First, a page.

Article | Administrative Science Quarterly | December 2010

Markets, Morals, and Practices of Trade: Jurisdictional Disputes in the U.S. Commerce in Cadavers

by Michel Anteby


This study examines the U.S. commerce in human cadavers for medical education and research to explore variation in legitimacy in trades involving similar goods. It draws on archival, interview, and observational data mainly from New York state to analyze market participants' efforts to legitimize commerce and resolve a jurisdictional dispute. Building on literature on professions, the study shows that how goods are traded, not only what is traded, proves integral to constructing legitimacy, thus suggesting a practice-based view of moral markets. The professionals, including a group of "gatekeepers," construct a narrative distinction between their own commerce and an implicitly less moral alternative and geographically insulate their trades from the broader commerce, creating in effect two circuits. Yet the professionals also promote specific practices of trade within their circuit to help them distinguish their own pursuit from an alternative course of action. The study's findings shed light on the micro-foundations of market legitimization and on the role of morals in sustaining professional jurisdictions.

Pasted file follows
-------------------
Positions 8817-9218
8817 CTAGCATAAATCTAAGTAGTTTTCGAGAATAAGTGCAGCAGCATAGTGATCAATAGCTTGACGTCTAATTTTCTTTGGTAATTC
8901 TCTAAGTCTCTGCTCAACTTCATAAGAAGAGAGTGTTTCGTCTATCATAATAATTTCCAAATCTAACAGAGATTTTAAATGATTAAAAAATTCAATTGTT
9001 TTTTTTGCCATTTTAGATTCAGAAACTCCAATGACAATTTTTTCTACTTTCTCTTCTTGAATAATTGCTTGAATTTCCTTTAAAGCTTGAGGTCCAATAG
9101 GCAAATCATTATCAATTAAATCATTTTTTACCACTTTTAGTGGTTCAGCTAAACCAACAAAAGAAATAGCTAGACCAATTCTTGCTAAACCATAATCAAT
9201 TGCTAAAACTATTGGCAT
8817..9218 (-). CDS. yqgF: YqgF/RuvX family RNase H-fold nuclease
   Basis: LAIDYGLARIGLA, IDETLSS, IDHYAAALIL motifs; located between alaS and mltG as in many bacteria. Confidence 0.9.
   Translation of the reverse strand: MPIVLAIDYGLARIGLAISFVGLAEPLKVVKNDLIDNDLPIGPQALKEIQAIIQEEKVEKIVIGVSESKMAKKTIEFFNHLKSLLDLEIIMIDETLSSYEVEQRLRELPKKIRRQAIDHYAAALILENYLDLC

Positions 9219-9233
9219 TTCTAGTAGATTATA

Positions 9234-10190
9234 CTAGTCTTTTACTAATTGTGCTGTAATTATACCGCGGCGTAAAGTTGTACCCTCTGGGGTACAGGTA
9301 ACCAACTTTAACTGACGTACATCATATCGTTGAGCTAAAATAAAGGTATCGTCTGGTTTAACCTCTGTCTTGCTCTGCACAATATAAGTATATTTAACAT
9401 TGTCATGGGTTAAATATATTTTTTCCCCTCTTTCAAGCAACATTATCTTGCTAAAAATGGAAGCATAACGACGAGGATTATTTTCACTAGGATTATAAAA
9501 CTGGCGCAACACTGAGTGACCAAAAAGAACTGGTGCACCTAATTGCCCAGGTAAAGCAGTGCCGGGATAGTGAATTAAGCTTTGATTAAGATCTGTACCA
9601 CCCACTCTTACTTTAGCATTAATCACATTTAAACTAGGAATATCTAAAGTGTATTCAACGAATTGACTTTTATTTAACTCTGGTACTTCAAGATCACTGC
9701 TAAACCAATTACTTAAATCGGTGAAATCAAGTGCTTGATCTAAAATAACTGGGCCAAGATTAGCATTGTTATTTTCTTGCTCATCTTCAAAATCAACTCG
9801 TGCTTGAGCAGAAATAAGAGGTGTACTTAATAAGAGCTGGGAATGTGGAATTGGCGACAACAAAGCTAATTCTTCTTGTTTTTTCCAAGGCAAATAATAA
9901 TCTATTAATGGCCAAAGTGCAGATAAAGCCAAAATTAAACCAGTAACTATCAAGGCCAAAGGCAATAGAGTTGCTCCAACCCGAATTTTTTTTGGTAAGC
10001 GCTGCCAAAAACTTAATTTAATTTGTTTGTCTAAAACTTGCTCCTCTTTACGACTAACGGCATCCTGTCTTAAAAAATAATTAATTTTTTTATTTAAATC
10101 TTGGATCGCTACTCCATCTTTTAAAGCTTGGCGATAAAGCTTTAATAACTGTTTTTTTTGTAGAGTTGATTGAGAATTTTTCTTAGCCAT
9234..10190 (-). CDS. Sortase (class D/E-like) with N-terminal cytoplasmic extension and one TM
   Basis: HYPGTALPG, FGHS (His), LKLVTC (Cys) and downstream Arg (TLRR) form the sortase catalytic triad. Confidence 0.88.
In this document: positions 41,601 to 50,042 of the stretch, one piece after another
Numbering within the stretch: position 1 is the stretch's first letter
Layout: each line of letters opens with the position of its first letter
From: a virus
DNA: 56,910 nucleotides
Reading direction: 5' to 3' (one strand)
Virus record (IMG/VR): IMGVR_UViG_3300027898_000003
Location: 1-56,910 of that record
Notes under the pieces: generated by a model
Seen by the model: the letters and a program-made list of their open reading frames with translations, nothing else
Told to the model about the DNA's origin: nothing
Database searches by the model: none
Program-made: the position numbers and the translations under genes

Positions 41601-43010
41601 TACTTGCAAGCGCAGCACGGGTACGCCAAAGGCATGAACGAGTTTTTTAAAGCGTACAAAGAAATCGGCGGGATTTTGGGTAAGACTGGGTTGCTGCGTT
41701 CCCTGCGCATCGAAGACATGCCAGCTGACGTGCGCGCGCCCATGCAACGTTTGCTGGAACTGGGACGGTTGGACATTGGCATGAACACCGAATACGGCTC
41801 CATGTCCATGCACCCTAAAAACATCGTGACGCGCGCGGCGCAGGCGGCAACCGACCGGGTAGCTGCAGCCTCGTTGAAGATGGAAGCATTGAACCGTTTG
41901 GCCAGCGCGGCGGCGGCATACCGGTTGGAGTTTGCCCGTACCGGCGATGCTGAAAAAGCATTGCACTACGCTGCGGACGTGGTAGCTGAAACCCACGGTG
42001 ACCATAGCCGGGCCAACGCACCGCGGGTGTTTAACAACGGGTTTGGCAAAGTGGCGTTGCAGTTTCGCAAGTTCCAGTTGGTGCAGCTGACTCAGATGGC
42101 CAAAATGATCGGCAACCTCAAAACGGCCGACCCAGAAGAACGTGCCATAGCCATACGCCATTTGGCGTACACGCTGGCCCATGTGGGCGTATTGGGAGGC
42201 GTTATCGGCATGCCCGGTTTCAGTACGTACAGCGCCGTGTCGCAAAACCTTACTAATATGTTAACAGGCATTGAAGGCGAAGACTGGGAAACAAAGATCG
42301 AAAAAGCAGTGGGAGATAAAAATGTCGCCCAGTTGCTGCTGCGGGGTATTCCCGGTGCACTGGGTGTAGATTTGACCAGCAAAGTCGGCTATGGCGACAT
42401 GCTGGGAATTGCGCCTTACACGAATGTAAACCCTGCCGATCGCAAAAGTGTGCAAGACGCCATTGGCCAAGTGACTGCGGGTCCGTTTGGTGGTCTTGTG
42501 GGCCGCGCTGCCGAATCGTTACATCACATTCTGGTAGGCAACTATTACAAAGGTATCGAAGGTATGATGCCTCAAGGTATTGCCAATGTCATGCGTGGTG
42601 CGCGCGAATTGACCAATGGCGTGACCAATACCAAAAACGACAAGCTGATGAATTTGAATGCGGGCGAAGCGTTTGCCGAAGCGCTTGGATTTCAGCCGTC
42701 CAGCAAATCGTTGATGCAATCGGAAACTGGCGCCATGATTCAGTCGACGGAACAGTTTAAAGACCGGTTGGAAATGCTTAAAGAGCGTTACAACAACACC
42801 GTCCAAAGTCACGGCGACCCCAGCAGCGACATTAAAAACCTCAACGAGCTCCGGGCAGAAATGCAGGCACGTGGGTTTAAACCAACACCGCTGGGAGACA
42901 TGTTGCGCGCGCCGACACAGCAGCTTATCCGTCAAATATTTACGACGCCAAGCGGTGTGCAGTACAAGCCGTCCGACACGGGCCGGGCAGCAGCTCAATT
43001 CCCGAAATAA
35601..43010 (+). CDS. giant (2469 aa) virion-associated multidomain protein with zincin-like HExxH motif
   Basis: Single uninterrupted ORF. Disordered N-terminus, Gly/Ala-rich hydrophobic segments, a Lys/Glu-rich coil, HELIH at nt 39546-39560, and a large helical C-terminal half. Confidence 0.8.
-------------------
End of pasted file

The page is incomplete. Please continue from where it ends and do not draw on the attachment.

Keywords: Education; Goods and Commodities; Trade; Lawfulness; Moral Sensibility; Market Participation; Management Practices and Processes; New York (state, US);


Anteby, Michel. "Markets, Morals, and Practices of Trade: Jurisdictional Disputes in the U.S. Commerce in Cadavers." Administrative Science Quarterly 55, no. 4 (December 2010): 606–638.